Back at the surgery. Same complaint!
“The pond emptied again Doc. What should I do now?”
The doctor needs to earn his money now. He cannot fob off the patient with; “Your patch must still be faulty!” Erm, he thinks. “Now what do we have in this pond?”
“A pump and a filter to keep the water clean which pass through reinforced hoses. The pump is like a kidney or the liver and functions to keep the water clean.”
The pump is the same as a heart, the doc will think. It uses (blood) pressure to push the blood around. If there was no pressure the waterfall would not visibly work so we don’t need to measure it as we would with people. In the human, if the pressure is too low he will fall over – faint or worse collapse and go into heart failure and die! There are three organs that could go wrong. The pump (heart), the filter (kidney) or the pipes (vessels). Well, you cannot remove a heart, a liver or kidneys without consequences but I removed my pump and filter and cleaned them up. I could tell the pond doc. both were clean and they had no blockages. I put them all back and the flow worked fine. But, the water level was going down still!
“So, what you are saying then is that you are still haemorrhaging water?” says the doc
“Well, I suppose if we lost pressure then yes. If the water level falls below the pump level, the waterfall will fail and this shows me all is working well unless it suffers a loss of pressure.”
I think we had by now done the pressure thing to death the pressure!
The patch has been replaced and the filter and pump were working fine. I turn off the pump and allow the filter to work alone. The level stayed the same I inform my imaginary doc. This means the filter and skin (pond lining) are all working just fine. The skin is intact and not leaking.
“Well we’ve done minor surgery so far but now we are going to have to open it up,” suggests the doc. So here one would say the physician has done his work and a surgeon needs to be called in.
I traced all the hoses and removed a bit of pipe and replaced it and checked all the joints. If this were a human problem we could use x-rays or maybe an ultrasound scan. I have to remove stones, earth and dug up my prized plants surrounding the outside of the pond. These were the living tissues if you like. I thought that I may have crimped a pipe and torn it. If this had been a human we might talk about a pipe that had ballooned as in an aneurysm. Or there could be a tear in the wall of a vital vessel causing the leak.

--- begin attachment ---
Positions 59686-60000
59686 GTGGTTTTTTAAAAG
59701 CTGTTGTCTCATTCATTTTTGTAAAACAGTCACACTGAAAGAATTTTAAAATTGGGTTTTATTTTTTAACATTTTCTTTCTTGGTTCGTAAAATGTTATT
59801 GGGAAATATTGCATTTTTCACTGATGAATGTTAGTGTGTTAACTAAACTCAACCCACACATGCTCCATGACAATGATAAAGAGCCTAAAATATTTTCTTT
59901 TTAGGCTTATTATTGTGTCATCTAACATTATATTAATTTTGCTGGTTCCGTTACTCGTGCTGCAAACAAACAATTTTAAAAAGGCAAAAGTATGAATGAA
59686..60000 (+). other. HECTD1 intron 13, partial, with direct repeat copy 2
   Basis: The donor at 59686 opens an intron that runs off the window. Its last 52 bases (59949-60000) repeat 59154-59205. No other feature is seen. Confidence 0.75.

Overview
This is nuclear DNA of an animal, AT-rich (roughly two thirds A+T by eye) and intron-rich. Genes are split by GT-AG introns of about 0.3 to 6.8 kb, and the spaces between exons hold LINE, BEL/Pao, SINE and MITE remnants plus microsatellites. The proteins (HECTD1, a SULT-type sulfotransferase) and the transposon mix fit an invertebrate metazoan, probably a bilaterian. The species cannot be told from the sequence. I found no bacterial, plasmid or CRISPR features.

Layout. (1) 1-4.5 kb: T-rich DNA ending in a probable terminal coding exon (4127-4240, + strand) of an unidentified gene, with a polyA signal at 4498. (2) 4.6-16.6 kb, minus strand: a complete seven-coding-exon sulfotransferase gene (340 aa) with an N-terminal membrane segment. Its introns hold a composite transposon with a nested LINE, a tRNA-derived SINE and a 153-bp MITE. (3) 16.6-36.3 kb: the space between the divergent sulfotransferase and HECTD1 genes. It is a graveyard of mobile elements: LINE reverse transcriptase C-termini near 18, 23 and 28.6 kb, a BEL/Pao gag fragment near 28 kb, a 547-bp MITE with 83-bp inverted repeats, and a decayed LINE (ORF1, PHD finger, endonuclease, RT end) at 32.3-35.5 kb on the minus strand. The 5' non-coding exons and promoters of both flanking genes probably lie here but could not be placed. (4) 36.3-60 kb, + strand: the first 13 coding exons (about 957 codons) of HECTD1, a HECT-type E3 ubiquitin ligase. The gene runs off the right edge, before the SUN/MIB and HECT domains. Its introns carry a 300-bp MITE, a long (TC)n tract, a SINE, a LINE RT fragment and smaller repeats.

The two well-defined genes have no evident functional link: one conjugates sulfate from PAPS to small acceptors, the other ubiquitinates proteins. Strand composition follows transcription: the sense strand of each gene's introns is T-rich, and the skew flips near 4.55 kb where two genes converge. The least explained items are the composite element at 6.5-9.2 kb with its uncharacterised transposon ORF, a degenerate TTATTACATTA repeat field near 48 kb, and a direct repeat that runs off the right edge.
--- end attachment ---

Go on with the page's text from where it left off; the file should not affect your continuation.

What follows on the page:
Fortunately, the pond has no valves as found in the human heart pump. I investigated all the joints. All were sound. I traced every pipe and each connection that had previously been buried. I made some of the connections simpler and ensured the large pipes I used were replaced with smaller pipes within the pond itself. It all looks neater after my surgical attempts. I was now very confident that all was well. I refilled the pond now having emptied it 3 times! All should have been well, but it wasn’t. Another appointment to see the doctor for a diagnosis? This is how it might have gone.
So, how’s it going. All fixed now you have had surgery?” he asked.
“No, after 2 days the pond is still losing water,” I say.
“Erm, still haemorrhaging then? The doc adds, well it doesn’t sound good, does it?
“You’re telling me!” I reply. “I am literally losing over a ton of water!”
He sees that I’m upset. This doctor knows nothing, so I go and find myself a specialist, someone who knows more about ponds. Enter the consultant – the go-to man…in this case a woman at the garden centre.